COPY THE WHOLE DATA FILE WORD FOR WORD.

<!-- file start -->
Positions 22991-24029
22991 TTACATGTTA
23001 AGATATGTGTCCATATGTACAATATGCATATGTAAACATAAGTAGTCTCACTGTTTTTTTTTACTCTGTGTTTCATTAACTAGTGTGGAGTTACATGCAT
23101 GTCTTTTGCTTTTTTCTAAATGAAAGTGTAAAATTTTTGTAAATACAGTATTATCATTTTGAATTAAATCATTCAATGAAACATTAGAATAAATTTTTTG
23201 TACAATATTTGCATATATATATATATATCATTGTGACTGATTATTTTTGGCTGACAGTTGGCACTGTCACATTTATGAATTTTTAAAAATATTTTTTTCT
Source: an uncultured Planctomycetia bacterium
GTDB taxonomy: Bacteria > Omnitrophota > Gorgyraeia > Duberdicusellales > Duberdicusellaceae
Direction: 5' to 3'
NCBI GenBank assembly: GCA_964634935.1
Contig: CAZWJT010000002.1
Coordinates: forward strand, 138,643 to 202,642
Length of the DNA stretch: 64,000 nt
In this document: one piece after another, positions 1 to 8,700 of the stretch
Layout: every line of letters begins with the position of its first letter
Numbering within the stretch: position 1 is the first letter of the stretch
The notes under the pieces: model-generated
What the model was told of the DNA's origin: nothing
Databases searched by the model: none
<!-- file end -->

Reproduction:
Positions 22991-24029
22991 TTACATGTTA
23001 AGATATGTGTCCATATGTACAATATGCATATGTAAACATAAGTAGTCTCACTGTTTTTTTTTACTCTGTGTTTCATTAACTAGTGTGGAGTTACATGCAT
23101 GTCTTTTGCTTTTTTCTAAATGAAAGTGTAAAATTTTTGTAAATACAGTATTATCATTTTGAATTAAATCATTCAATGAAACATTAGAATAAATTTTTTG
23201 TACAATATTTGCATATATATATATATATCATTGTGACTGATTATTTTTGGCTGACAGTTGGCACTGTCACATTTATGAATTTTTAAAAATATTTTTTTCT
Source: an uncultured Planctomycetia bacterium
GTDB taxonomy: Bacteria > Omnitrophota > Gorgyraeia > Duberdicusellales > Duberdicusellaceae
Direction: 5' to 3'
NCBI GenBank assembly: GCA_964634935.1
Contig: CAZWJT010000002.1
Coordinates: forward strand, 138,643 to 202,642
Length of the DNA stretch: 64,000 nt
In this document: one piece after another, positions 1 to 8,700 of the stretch
Layout: every line of letters begins with the position of its first letter
Numbering within the stretch: position 1 is the first letter of the stretch
The notes under the pieces: model-generated
What the model was told of the DNA's origin: nothing
Databases searched by the model: none